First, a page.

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Congestive heart failure adherence redesign trial: a pilot study
  1. Ashvarya Mangla1,2,
  2. Rami Doukky1,3,4,
  3. Lynda H Powell1,
  4. Elizabeth Avery1,
  5. DeJuran Richardson1,5,
  6. James E Calvin Jr6
  1. 1Department of Preventive Medicine, Rush University Medical Center, Chicago, Illinois, USA
  2. 2Department of Internal Medicine, OSF St. Francis Medical Center, Peoria, Illinois, USA
  3. 3Division of Cardiology, John H. Stroger, Jr. Hospital of Cook County, Chicago, Illinois, USA
  4. 4Division of Cardiology, Rush University Medical Center, Chicago, Illinois, USA
  5. 5Department of Mathematics, Lake Forest College, Lake Forest, Illinois, USA
  6. 6Department of Medicine, University of Western Ontario, London, Ontario, Canada
  1. Correspondence to Dr Rami Doukky; rami_doukky{at}


Objective Heart failure (HF) continues to be a leading cause of hospital admissions, particularly in underserved patients. We hypothesised that providing individualised self-management support to patients and feedback on use of evidence-based HF therapies (EBT) to physicians could lead to improvements in care and decrease hospitalisations. To assess the feasibility of conducting a larger trial testing the efficacy of this dual-level intervention, we conducted the Congestive Heart failure Adherence Redesign Trial Pilot (CHART-P), a proof-of-concept, quasi-experimental, feasibility pilot study.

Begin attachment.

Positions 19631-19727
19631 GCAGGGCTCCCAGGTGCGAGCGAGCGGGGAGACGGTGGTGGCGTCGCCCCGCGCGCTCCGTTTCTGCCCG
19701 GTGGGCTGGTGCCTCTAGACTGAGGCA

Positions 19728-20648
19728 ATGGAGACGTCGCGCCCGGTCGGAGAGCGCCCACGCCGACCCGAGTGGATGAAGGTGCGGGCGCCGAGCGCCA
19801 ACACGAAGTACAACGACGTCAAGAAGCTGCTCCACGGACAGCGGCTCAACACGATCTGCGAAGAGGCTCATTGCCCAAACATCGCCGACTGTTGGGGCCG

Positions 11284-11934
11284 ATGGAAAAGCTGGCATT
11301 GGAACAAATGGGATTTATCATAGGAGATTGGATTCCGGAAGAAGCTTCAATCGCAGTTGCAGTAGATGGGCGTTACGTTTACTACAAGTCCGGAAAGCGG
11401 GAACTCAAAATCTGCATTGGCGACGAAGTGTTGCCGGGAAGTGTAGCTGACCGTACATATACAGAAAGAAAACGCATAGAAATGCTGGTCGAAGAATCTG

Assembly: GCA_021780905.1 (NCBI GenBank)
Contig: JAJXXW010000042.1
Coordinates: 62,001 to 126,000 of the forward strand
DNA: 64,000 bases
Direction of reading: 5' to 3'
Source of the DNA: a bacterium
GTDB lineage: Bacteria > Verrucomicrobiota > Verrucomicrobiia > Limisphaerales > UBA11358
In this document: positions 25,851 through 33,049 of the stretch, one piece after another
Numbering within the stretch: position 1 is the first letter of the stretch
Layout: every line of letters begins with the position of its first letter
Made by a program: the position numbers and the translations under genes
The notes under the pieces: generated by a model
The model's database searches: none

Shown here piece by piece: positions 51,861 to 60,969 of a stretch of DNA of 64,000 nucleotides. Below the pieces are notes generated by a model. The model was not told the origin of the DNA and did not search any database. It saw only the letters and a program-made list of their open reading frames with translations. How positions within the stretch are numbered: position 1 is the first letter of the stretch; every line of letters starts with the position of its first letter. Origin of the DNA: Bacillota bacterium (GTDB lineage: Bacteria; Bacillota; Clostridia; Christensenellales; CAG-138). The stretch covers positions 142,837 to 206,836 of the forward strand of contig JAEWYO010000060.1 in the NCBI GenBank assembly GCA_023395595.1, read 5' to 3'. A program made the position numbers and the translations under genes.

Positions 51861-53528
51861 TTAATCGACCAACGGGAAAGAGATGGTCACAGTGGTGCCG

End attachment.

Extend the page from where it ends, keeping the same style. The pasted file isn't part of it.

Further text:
Setting A large tertiary care medical centre in Chicago.

Participants Low-income patients (<US$30 000/year) hospitalised for exacerbation of systolic HF (ejection fraction ≤50%) and their physicians. Twenty physicians and 33 patients were enrolled, of whom 23 patients completed the study.

Interventions Physicians received HF guidelines and periodic individualised feedback on their adherence to EBT. Patients received HF education, support and self-management training for diet and medication adherence by a trained nurse through 11 interactive sessions over a 4-month period. Evaluations were conducted pre-enrolment and 1 month postintervention completion.

Outcome measures Feasibility was assessed by the ability to deliver intervention to patients and physicians. Exploratory outcomes included changes in medication and sodium intake for patients and adherence to EBT for physicians.

Results Eighty-seven per cent and 82% of patients received >80% of interventions at 1 month and by study completion, respectively. Median sodium intake declined (3.5 vs 2.0 g; p<0.01). There was no statistically significant change in medication adherence based on electronic pill cap monitoring or the Morisky Medication Adherence Scale (MMAS); however, there was a trend towards improved adherence based on MMAS. All physicians received timely intervention.

Conclusions This pilot study demonstrated that the protocol was feasible. It provided important insights about the need for intervention and the difficulties in treating patients with a variety of psychosocial problems that undercut their effective care.


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Strengths and limitations of this study